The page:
Oh the times we are living in… We’ve got the COVID-19 pandemic, the opioid/drug epidemic, racial justice issues, return to school for children & parents, economic uncertainty and lest we forget the start of the election season. No one has ever lived through all of these things at the same time; any one of them alone could make headline news. All pose unique challenges as each comes along with certain difficulties within them. Any yet, here we find ourselves.
For those of us living in recovery we know we must protect and take care of our recovery at all times lest we falter and return to using alcohol or other drugs or begin consuming them at dangerous amounts. And for many, to drink or use is to die. The isolation, fear, economic uncertainty, loss of connections, loss of jobs and loss of hope adds to the accumulation of our stress and poses a tremendous risk to our ongoing recovery.
Despite each of these considerations all is not loss. There is hope and there are solutions…
Here are 10 key strategies for those in recovery to focus on to stay grounded and maintain their recovery:
1) Stay connected to other people and not through just technology. You may be utilizing technology to stay connected, which is important, though remember that technology is a means to an end, connection to other people is the end.
2) Utilize whatever program or pathway that works for you. Many people have particular recovery pathways, designs for living, etc. These may include approaches such as mutual support groups, recovery support services, medication, counseling, therapy.
3) Get good rest. Sleep hygiene is very important. Regular bedtimes, no devices in bed with you. Cell phones do not make good bed partners.
4) Maintain brain hygiene. Mindfulness plays a very important role in brain function and is as important to your brain as brushing your teeth is to your mouth. And both extend to overall health and wellness.
5) Create structure for yourself. Healthy routines provide stability and ongoing organization to our lives especially in times of stress.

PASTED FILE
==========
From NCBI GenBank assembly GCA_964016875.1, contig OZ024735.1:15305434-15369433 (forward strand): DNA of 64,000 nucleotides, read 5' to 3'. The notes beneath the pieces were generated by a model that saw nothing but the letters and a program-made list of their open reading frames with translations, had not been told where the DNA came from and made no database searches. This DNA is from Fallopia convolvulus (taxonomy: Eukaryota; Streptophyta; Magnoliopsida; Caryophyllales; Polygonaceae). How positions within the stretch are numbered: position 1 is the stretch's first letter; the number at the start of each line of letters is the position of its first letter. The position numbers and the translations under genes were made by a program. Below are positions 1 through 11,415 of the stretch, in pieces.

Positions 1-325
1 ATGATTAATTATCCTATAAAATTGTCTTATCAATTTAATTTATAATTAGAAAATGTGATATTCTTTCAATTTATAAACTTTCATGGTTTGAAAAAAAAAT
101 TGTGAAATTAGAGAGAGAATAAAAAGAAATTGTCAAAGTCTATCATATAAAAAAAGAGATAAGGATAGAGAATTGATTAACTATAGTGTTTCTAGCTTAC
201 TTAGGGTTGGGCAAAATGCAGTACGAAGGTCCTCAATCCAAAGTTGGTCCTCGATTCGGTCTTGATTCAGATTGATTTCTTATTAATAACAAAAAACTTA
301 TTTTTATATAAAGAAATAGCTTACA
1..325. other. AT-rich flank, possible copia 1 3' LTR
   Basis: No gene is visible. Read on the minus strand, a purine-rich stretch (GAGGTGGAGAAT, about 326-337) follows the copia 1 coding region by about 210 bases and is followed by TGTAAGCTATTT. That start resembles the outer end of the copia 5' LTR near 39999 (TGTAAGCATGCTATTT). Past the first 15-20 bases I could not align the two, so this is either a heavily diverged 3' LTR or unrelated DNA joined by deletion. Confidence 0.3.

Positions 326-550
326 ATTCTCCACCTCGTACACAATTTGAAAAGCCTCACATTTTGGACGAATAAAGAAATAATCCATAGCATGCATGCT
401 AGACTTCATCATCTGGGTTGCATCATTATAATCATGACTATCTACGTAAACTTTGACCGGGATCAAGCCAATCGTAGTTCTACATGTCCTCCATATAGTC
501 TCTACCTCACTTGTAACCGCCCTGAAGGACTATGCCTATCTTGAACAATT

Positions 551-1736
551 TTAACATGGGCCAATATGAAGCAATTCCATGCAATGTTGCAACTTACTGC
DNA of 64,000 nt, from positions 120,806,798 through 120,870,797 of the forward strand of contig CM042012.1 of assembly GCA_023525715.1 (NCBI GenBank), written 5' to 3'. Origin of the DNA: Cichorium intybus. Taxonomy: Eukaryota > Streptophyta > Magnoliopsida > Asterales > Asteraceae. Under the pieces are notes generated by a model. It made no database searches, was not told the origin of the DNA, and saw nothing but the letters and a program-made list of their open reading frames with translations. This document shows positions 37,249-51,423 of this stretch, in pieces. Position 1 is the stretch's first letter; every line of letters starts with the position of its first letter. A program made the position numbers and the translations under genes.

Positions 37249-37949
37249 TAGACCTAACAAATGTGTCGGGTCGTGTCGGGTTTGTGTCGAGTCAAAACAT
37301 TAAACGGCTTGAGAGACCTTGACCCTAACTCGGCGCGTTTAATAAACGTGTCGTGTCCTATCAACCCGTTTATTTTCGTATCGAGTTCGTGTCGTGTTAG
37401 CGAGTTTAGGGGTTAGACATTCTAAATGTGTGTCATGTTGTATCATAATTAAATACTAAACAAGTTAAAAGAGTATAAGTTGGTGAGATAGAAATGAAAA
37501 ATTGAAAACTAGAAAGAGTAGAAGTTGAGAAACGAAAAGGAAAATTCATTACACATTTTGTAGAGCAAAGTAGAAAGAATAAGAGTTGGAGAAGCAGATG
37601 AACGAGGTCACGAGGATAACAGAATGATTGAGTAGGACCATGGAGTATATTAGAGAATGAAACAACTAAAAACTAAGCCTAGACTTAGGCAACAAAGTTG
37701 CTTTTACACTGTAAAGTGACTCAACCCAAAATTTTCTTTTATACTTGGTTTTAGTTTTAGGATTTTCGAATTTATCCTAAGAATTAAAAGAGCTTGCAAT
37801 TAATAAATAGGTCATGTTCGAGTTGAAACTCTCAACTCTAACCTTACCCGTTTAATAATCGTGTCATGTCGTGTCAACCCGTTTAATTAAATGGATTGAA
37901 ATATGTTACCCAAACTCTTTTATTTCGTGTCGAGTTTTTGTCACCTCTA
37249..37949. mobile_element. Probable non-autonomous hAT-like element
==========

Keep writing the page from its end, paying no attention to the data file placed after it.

6) Stay connected to a spiritual source. This could be your faith or your religion or nature or creation, whatever helps you maintain hope, and fosters transcendence is a relationship to keep.
7) Utilize ways to manage or reduce your stress. Activities such as exercise, yoga, prayer, meditation, and many others have been shown to help people in acute situations to manage their levels of stress and stress response.
8) Maintain your recovery network. We do not recover alone, be of service to others, call and talk to at least one person in your network every day.
9) Reduce, restrict or limit intake of sugar and other addictive substances. This is not most people’s favorite thing to hear, and it really matters. Try reducing or going without (caffeine, nicotine, alcohol, other drugs) to see how much better you feel, though in some instances you are going to need to withdraw from them before you notice a positive difference.
10) Read or listen to inspiring literature, books, music and films. Focus on things that are uplifting and life giving. Now is not the time to go dark or do things that bring you down. Stories of hope and healing, things that will make you laugh, music that brings you joy and overcoming stories are some powerful, not to mention literature that is relevant to your pathway of recovery.
Most assuredly there are more and I’d love to hear them. What are you doing during these very trying times to support your recovery? These strategies are for all people in recovery, not just the person with the addiction. Family members, friends, and others who are concerned about someone who has substance use issues.
We can and will get through these times. We know how, as we have been to hell and back dealing with our substance use disorder and addiction and managed to realize recovery. We may have to double up, triple up or otherwise intensify our strategies. In the end it will be well worth it, because we will have extended periods of serenity and peace of mind. And most assuredly we will maintain our recovery.
Rev. Jan M. Brown is the CEO of the Global Recovery Initiatives Foundation and has been an addiction educator and public speaker for more than 20 years She is also a certified Peer Recovery Support Specialist, a Recovery Coach, an international scholar on addiction studies.